Drayton Hall must have held terrors of its own for the slaves who were forced to work there, though these are harder to imagine when visiting the site today. It’s a beautiful example of an 18th century Palladian-style plantation house, complete with grand entrance hall, a double set of internal stairs, and ornamental ceilings. The mansion is missing its two original flanker buildings, both destroyed by natural forces in the late 1800s, but otherwise it has remained intact and in its original condition, which is excellent. The site has been run by the National Trust for Historic Preservation since 1974, when it was acquired from the Drayton family.

When I was there with the Upward Bound group back in 1995 I remember the tour guide emphasizing the building’s architectural bona fides and having very little to say about the slave population of the plantation. This seemed odd to me even then, as I was under the impression that the term plantation in the South pretty much meant that slaves were a big part of the picture. Only when pressed did our guide point out that there were slaves working “out there” in the fields but they were never allowed near the mansion. Supposedly the only slaves allowed in the house were a few “trustees” who were allowed to work in the kitchen or serve food in the main house. She then too-quickly returned to discussion of the architecture and the social life of the Draytons in the antebellum South. Nothing more was said about the 45 or so slaves who worked on the rice plantation that was the source of the Draytons’ wealth. Our guide seemed uncomfortable even bringing up the issue. And in the absence of any slave quarters, which were long gone, there was nothing tangible to show us to remind us of the people whose blood and sweat had made this plantation work. Even with my rudimentary knowledge of the antebellum South at the time, I felt that history was being whitewashed here. We were being fed the Gone With the Wind version of things.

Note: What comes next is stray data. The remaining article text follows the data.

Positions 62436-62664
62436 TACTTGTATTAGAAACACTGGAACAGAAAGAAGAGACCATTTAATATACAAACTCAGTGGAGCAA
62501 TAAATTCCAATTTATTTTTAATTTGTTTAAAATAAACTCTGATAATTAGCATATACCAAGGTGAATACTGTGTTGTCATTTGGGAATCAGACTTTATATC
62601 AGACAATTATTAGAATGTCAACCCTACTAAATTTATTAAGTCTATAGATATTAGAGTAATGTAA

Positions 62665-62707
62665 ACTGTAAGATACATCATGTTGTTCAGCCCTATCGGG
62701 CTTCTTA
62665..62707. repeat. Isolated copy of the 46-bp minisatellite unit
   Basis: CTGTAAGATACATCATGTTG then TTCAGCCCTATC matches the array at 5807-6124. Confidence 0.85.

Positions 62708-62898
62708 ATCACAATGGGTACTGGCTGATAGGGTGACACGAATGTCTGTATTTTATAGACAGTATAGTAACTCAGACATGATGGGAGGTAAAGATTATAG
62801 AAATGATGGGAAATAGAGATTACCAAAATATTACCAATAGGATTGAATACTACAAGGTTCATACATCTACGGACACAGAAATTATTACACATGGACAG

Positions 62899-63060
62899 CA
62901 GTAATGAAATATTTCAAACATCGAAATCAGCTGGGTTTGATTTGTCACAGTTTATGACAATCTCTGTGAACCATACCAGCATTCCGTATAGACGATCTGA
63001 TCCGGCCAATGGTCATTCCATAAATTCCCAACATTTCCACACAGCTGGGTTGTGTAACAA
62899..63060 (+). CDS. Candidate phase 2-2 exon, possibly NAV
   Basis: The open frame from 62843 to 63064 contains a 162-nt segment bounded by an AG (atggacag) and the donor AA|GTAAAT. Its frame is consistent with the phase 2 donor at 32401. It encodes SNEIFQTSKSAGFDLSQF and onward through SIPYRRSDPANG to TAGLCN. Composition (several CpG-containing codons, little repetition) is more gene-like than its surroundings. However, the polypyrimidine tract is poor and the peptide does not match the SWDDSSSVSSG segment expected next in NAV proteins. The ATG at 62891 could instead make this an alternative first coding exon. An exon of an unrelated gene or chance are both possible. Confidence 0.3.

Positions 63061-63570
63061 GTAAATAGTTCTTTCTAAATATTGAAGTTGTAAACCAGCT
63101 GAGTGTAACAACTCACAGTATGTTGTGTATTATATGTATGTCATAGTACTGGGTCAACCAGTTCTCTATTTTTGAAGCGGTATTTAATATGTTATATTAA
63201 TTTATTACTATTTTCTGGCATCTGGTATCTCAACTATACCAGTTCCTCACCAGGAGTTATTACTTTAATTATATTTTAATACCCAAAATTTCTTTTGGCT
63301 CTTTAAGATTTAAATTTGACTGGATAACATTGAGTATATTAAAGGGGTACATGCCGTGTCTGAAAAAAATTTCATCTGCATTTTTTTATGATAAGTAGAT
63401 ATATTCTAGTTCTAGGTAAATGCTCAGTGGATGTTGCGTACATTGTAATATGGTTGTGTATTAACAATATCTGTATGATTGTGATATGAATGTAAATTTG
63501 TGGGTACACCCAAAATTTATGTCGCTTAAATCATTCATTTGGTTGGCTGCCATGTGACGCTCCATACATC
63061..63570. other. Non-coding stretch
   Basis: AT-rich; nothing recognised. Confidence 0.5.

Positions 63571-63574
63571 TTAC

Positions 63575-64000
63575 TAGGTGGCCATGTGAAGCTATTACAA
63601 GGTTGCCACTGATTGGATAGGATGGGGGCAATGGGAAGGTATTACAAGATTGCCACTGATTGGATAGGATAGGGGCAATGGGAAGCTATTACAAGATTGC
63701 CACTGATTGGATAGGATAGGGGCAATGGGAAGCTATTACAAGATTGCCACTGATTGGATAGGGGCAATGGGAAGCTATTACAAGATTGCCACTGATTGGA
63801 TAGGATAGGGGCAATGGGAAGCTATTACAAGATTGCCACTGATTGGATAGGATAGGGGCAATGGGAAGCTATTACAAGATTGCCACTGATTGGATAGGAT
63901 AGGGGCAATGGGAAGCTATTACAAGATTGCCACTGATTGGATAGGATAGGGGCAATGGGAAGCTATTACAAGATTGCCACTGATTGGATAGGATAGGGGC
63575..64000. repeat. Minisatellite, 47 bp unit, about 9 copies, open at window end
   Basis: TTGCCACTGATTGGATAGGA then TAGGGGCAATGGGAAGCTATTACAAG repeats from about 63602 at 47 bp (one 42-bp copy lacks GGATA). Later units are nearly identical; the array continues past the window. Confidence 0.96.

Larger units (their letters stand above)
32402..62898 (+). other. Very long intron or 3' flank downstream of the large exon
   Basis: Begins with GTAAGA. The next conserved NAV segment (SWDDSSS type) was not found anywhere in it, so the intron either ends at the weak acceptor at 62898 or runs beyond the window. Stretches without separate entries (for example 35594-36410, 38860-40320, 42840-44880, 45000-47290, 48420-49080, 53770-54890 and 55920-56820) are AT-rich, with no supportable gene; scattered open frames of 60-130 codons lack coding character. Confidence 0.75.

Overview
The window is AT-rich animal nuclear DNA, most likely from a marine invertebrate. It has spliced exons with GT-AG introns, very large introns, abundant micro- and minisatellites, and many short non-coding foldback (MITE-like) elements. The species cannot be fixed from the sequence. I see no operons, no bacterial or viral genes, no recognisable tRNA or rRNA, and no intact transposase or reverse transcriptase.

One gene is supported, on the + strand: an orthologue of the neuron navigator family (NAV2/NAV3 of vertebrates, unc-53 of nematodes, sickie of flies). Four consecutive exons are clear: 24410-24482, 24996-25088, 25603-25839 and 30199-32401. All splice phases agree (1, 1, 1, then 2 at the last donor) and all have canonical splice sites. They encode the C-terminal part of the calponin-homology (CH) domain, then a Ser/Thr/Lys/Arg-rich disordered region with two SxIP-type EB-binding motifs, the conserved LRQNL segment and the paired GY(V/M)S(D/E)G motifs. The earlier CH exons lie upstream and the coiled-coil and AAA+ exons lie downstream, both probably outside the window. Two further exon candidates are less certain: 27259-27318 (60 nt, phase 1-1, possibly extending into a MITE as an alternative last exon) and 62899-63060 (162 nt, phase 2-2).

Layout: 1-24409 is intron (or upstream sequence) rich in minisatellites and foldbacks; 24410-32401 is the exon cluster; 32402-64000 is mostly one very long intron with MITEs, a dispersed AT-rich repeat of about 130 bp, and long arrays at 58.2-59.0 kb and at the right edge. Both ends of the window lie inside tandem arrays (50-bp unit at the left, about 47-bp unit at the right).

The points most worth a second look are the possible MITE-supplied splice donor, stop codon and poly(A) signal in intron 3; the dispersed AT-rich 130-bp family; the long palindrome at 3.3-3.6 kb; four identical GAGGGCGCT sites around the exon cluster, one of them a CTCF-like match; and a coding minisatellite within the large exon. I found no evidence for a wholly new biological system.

I haven’t had the opportunity to revisit Drayton Hall since 1995, but I hope that tours today cover the slavery issue with greater depth and insight. I imagine they might. At least the Drayton Hall web site now acknowledges in some depth the crucial role of slaves in the life of the plantation. Archeological digs on the property have uncovered the likely location of slave quarters. In 2010 Drayton Hall also created an African-American memorial at the site of a late 18th century burying ground for slaves. The web site stresses the research and educational missions of the National Trust property.

More broadly, Charleston has begun to embrace its slave legacy at numerous locations, including Drayton Hall and the city’s Old Slave Mart Museum, housed in a downtown structure that once held one of the South’s primary slave markets. It’s encouraging to see progress in the way South Carolina is commemorating its slave legacy in the midst of the Civil War sesquicentennial—although, like America itself, the state still has a long way to go.


Drayton Hall: From History to Preservation. Available at

Fergus M. Bordewich (2011). Fort Sumter: The Civil War Begins. Smithsonian magazine. April. Available at

Fort Sumter National Monument (1998). General Management Plan. National Park Service. Available at

Fort Sumter National Monument. National Park Service brochure. Available at

Kathy Lohr (2011). S.C. Marks The Day Cannons Roared At Fort Sumter. Morning Edition. National Public Radio. April 12. Available at

Edward Rothstein (2011). Emancipating History. New York Times, March 11. Available at